Local event aids British Columbia tribe’s battle with pipeline companies
Donations from the event will be used to fund the Unist’ot’en Camp’s operational needs, as well as the construction of a Healing Centre. // Photo by Olivia Klein
By Olivia Klein
Community members and advocates for the Unist’ot’en indigenous tribe of British Columbia gathered at the Bellingham Unitarian Fellowship for the “Stop the Pipelines, Start the Music!” benefit dinner on the evening of Friday, May 11.
Freshman Annika Brinkley is one of these advocates and a member of Students for the Salish Sea.
In Canada, there’s a significant amount of unseated territory belonging to indigenous peoples, which isn’t legally given to them, Brinkley said. Multiple pipelines would go straight through their territory, and if they leak, it could destroy the water supply they depend on, as well as nearby marine wildlife.
“We’re co-hosting this event, and it’s a fundraiser for Unist’ot’en pipeline resistance camp,” Brinkley said.
According to the event’s Facebook page, proceeds from the event’s auction, as well as donations gathered, will contribute toward helping the Unist’ot’en camp with its operational needs, as well as with the construction of the Healing Centre.
According to the Unist’ot’en Camp’s website, the Healing Centre will offer traditional teachings and land-based wellness practices of the tribe’s ancestors.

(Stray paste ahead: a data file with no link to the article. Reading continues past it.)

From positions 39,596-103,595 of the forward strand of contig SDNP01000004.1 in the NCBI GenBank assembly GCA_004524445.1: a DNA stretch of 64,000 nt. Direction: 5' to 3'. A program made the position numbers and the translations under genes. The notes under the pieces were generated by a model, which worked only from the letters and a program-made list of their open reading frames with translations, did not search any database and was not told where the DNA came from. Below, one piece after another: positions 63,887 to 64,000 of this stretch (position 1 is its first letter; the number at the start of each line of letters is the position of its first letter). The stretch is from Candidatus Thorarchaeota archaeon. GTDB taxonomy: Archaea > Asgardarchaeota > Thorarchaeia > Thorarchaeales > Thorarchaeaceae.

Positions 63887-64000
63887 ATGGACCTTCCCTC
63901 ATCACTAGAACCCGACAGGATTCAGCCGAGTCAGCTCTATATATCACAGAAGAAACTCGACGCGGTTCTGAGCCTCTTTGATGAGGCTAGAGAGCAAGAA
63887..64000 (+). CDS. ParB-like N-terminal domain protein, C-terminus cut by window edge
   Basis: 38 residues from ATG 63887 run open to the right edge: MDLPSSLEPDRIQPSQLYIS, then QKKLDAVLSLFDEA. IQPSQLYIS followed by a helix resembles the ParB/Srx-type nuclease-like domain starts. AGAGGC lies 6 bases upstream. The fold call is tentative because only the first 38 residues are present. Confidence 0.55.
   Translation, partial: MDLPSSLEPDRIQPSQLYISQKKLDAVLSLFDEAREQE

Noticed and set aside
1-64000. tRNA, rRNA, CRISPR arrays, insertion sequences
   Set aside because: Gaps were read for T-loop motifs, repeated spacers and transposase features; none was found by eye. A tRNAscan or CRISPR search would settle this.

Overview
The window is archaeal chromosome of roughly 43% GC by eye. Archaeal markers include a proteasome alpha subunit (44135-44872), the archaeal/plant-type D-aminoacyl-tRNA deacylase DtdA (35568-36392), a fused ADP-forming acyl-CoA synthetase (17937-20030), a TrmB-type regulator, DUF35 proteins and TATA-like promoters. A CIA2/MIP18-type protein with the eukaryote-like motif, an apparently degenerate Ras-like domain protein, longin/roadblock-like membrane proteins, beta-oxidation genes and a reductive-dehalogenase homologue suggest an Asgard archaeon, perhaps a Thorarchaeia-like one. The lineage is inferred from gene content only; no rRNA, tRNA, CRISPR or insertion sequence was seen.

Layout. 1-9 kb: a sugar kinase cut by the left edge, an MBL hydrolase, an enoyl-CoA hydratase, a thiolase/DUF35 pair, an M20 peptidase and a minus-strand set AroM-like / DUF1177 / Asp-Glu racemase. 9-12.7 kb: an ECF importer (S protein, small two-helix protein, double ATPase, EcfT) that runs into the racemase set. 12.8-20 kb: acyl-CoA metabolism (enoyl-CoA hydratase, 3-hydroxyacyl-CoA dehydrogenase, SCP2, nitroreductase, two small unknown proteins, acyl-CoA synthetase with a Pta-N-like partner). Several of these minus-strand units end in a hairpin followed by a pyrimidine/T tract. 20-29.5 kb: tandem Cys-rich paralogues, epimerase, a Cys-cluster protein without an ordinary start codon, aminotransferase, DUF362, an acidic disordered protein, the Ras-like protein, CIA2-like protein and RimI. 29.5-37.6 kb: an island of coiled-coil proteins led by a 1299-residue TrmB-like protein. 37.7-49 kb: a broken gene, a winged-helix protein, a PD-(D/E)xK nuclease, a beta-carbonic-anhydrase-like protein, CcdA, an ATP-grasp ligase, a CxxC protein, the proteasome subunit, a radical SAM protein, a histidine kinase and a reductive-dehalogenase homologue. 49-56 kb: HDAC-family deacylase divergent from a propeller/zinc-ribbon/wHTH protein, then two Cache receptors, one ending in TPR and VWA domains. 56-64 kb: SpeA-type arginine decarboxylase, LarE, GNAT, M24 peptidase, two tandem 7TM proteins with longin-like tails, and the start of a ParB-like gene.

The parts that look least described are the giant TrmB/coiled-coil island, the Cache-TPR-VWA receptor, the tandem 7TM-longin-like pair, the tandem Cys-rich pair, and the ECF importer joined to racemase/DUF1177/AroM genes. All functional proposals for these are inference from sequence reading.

Freda Huson, a Unist’ot’en spokesperson, came down from British Columbia to speak at the event about the importance of the tribe’s Healing Centre.
“We’re hoping to bring healing to all our nation,” Huson said. “Holistic healing in [the] spiritual, mental [and] cultural way of our people.”
Daniel Patrick, an educator and community advocate for the Unist’ot’en people, is one of the many individuals who has put extensive time and effort into the camp and Healing Centre.
“I have been [to the Unist’ot’en camp] three times in the last two years,” Patrick said. “I have put in approximately 40 days of volunteering. It’s a very beautiful, special place and we’re fighting to make sure that their land remains their land.”
According to Patrick, although pipeline companies look at this land and see open space which they can negotiate with the government to receive permits, it’s the Unist’ot’en people who actually hold rights to this territory.
“So it’s kind of a classic fight between indigenous people for their land and their territory, and the integrity of their ecosystem and the forces of government,” Patrick said. “There’s money in petroleum, and if you have enough money, then law bends to suit you.”
Brinkley said the fight is bigger than just the tribe against the pipeline companies.
“It’s a human rights issue, and also just a human health issue,” Brinkley said. “It really affects all of us.”